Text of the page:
Quarterfinals: Thomas Pannell vs. Alex Gerlock
Thomas admitted he didn’t like his green creature matchup, but he’d at least have the advantage of the higher seed in his quarterfinal pairing against Alex’s aggressive Selesnya deck.
Alex awaits his opponent's next attack.
Thomas began with Mountain and Firedrinker Satyr, while Alex has Selesnya Guildgate to start. Burning-Tree Emissary into Gorehouse Chain-Walker put a lot of power into play for Thomas very quickly, but Alex was able to stall some of it with Soldier of the Pantheon on turn 2. Thomas had the answer in Shock... but Gods Wiling from Alex countered!
That was enough to convince Thomas not to attack, and he cast another Chainwalker prior to passing turn. Stuck on two lands, Alex could only muster Fleecemane Lion and pass back. Animating Mutavault, Thomas sent in the team—12 damage in total, with two blockers on Alex’s side.
The Lion jumped on Mutavault and the Soldier ate the Emissary, with Satyr getting pumped to drop Alex down to 9 life. He played Experiment One on turn 3, still lacking a much-needed third land. Thomas hit Chandra’s Phoenix and attacked with it and his two Chainwalkers, a second Gods Willing protecting Fleecemane Lion when it blocked while Soldier traded, the Phoenix leaving Alex on 7 life.
The card he kept with scry was, of course, a land—but he had to race the Phoenix now. Casting Loxodon Smiter, he attacked with just the Lion and ended the turn. Clearly debating some Firedrinking, Thomas considered his offensive options before just putting Alex to 5 with the Phoenix and playing another Mutavault.
With potentially three ground attackers on the other side, Alex had to remain careful. He drew a fourth land and played it, attacking with both the Lion and the Smiter. Thomas appeared to have given up on the ground, and doubled up on Fleecemane Lion to trade a Mutavault off, buying more time for the Phoenix.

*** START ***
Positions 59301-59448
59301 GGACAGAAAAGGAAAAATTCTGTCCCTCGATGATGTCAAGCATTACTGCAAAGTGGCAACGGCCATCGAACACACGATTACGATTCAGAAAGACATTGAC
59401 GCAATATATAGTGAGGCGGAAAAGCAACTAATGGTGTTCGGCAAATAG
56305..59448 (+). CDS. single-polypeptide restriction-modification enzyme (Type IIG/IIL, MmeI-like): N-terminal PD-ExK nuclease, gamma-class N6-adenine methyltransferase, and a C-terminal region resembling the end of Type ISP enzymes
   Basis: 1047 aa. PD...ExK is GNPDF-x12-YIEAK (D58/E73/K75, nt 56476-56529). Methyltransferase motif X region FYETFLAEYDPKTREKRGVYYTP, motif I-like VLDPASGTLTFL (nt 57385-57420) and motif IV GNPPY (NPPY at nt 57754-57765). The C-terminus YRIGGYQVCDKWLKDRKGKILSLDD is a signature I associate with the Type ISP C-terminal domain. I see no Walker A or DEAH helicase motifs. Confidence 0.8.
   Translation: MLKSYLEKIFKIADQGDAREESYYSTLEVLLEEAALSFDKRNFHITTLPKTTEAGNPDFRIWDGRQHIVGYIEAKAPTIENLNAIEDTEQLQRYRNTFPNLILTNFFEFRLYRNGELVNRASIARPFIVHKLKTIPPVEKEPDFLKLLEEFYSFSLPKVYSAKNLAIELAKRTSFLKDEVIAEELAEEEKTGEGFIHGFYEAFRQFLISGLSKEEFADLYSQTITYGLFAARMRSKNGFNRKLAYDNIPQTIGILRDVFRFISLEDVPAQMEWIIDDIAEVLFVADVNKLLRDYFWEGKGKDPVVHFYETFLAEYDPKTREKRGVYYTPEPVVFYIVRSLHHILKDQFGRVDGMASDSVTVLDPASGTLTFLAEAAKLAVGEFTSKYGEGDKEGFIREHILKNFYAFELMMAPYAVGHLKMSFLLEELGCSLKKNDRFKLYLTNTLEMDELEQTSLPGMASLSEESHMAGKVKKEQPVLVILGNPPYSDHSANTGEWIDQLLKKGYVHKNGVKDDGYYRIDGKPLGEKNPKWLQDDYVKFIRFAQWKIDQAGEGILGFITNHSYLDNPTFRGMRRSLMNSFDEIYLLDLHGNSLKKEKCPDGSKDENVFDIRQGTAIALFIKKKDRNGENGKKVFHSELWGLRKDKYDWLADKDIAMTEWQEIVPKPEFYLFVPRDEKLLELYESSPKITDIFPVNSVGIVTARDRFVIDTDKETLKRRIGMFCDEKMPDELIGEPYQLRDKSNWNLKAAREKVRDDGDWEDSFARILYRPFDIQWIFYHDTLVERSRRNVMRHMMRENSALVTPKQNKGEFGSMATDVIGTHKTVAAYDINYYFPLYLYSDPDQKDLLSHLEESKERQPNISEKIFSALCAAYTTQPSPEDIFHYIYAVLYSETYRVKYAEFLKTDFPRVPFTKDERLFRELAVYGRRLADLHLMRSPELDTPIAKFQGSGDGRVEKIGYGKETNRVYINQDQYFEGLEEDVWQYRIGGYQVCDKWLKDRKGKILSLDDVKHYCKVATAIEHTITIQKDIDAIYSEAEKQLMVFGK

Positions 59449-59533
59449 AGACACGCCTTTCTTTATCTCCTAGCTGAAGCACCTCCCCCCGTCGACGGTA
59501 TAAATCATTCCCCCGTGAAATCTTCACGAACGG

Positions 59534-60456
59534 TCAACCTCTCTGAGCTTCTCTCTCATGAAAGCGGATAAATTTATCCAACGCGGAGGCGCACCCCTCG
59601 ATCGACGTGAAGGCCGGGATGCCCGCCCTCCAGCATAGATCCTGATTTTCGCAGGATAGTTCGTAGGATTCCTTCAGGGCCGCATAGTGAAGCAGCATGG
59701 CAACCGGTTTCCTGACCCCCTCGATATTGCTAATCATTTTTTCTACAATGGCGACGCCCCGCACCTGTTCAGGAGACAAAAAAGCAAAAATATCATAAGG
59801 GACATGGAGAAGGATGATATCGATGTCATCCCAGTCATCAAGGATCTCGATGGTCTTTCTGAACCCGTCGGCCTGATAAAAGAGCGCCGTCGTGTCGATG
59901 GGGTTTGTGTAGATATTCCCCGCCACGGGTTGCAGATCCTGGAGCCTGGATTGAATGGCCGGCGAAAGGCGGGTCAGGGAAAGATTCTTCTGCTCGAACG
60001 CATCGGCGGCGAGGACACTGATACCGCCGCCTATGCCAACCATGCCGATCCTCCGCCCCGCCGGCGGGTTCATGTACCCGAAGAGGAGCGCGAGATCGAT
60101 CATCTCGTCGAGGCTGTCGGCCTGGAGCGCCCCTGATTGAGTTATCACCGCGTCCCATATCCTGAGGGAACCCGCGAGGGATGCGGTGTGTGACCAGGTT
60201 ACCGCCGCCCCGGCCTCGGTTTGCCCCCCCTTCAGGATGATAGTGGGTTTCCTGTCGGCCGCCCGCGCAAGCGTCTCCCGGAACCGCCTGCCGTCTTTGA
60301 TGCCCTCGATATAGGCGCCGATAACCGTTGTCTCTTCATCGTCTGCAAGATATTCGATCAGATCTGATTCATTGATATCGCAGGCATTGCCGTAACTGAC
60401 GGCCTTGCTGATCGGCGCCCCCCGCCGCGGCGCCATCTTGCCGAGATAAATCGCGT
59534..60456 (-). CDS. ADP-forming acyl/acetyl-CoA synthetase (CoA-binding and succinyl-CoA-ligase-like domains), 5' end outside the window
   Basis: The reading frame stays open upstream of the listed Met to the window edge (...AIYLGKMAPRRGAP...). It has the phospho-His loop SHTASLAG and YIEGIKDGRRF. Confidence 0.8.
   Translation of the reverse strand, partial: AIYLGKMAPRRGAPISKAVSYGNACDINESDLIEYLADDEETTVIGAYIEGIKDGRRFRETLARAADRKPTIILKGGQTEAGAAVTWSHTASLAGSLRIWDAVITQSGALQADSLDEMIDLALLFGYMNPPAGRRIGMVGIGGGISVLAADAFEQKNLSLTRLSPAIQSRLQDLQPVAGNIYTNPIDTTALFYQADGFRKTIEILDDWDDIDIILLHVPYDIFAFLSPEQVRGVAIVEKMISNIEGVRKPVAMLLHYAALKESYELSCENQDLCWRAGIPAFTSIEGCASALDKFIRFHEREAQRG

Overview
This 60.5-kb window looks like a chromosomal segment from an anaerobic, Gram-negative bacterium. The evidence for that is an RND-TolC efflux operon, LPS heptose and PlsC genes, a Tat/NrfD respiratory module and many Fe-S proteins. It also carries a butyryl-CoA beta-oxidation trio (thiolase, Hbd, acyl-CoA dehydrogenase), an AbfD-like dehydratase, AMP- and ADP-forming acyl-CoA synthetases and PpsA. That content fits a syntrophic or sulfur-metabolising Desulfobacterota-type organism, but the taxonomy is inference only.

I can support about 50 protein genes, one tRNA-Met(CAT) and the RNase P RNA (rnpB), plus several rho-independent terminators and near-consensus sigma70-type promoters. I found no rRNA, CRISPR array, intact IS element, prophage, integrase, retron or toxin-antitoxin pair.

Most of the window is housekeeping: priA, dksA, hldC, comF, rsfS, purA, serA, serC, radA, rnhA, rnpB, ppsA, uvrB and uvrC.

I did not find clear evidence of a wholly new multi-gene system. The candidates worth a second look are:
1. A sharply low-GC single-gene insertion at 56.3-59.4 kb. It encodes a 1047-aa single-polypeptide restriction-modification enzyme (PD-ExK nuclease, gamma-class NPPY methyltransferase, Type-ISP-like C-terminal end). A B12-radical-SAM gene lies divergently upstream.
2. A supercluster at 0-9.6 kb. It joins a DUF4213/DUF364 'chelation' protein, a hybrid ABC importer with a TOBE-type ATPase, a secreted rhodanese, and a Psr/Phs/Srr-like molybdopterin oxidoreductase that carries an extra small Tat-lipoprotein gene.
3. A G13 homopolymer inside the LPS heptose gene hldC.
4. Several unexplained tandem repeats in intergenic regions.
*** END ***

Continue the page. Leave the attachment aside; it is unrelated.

He got Alex to 3 and played Burning-Tree Emissary, one more cog in the chump blocking engine. On 12 life, Thomas was hoping to get two draw steps—he could only really guarantee one. When Alex attacked with only the Smiter, Thomas simply took 4 and gained a turn almost immediately as a result.
Then he drew Shock, and that sealed things up.
Thomas 1, Alex 0
Guildgate vs. Mountain again, but no one-drop for Thomas. Alex had Soldier of the Pantheon once more, and that made the Burning-Tree Emissary into Gore-House Chainwalker much less threatening, although Alex did miss the point of life. Loxodon Smiter landed to throw down an even bigger roadblock, and with Alex tapped out Thomas sent in just the Chainwalker.
Alex fell to 17 without blocking, untapping into Unflinching Courage to completely warp the shape of the game. Thomas had an Unflinching Courage he’d theoretically be able to time in a useful way here, but his window was very, very small—he’d probably need to draw another Skullcrack to win.
Lightning Strike on the Soldier took it down, and Thomas attacked for 8 to put Alex on 15. He was clearly looking to Skullcrack here, passing without a play, but Alex headed him off at the pass with Voice of Resurgence, forcing Thomas to Skullcrack in response to the 2/2 and giving Alex the option on whether or not to attack.
He declined, and Thomas needed more help now. He had Rubblebelt Maaka if Alex put Smiter in front of a Chainwalker, but Gods Willing would basically end the game on the spot. Sending in the Chainwalkers, Thomas got a block on both from Alex—and sure enough, Gods Willing let him gobble up those attackers.
A bestowed Boon Satyr put the game out of reach.
Thomas struggled against Unflinching Courage in sideboarded games.
Thomas 1, Alex 1
Alex’s Fleecemane Lion was removed from Firefist Striker’s path via Mizzium Mortars, leaving Alex on 18 but without a turn 3 play due to his shockland-heavy draw. Thomas dropped a second Mutavault for his fourth land and had Shock to ward off the potential Selesnya Charm, which is exactly what he did, getting in 4 damage.
On 14, Alex cast Polukranos and tapped out. The Striker was very up to the task of handling the Hydra this turn, though things would likely change if it gained Courage or just became a monster—Thomas burned Shock and Mortars to make sure those things wouldn’t happen, putting Alex to 10.
Another Hydra landed, and Thomas went right by it with Chandra’s Phoenix and an attack from a Mutavault, putting Alex to 4. Thomas had Act of Treason in his hand—even if Courage hit the Polukranos, Alex would also be required to have Gods Willing in order for it to matter. Alex did have Unflinching Courage, and he went up to 11 before passing with three mana untapped.
Gods Willing countered the Act of Treason when Thomas went for the kill, and his window was closing fast. Polukranos was outracing his board at the moment by no small margin, and Act of Treason had been his best hope. Monstrosity could eliminate the Firefist Striker on the next turn, but a bestowed Boon Satyr made the lifelinking Hydra the end of the tournament for Thomas.
Thomas 1, Alex 2